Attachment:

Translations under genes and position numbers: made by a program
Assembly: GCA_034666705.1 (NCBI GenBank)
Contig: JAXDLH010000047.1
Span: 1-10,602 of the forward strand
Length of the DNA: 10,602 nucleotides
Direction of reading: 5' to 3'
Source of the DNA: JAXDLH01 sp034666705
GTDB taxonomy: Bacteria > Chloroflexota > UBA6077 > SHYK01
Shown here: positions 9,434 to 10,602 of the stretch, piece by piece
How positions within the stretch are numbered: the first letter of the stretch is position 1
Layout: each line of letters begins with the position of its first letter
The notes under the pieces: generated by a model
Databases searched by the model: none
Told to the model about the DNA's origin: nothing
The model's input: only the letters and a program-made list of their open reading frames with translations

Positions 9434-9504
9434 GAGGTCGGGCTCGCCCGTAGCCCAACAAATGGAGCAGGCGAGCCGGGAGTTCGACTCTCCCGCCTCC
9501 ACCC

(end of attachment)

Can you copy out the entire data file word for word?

Translations under genes and position numbers: made by a program
Assembly: GCA_034666705.1 (NCBI GenBank)
Contig: JAXDLH010000047.1
Span: 1-10,602 of the forward strand
Length of the DNA: 10,602 nucleotides
Direction of reading: 5' to 3'
Source of the DNA: JAXDLH01 sp034666705
GTDB taxonomy: Bacteria > Chloroflexota > UBA6077 > SHYK01
Shown here: positions 9,434 to 10,602 of the stretch, piece by piece
How positions within the stretch are numbered: the first letter of the stretch is position 1
Layout: each line of letters begins with the position of its first letter
The notes under the pieces: generated by a model
Databases searched by the model: none
Told to the model about the DNA's origin: nothing
The model's input: only the letters and a program-made list of their open reading frames with translations

Positions 9434-9504
9434 GAGGTCGGGCTCGCCCGTAGCCCAACAAATGGAGCAGGCGAGCCGGGAGTTCGACTCTCCCGCCTCC
9501 ACCC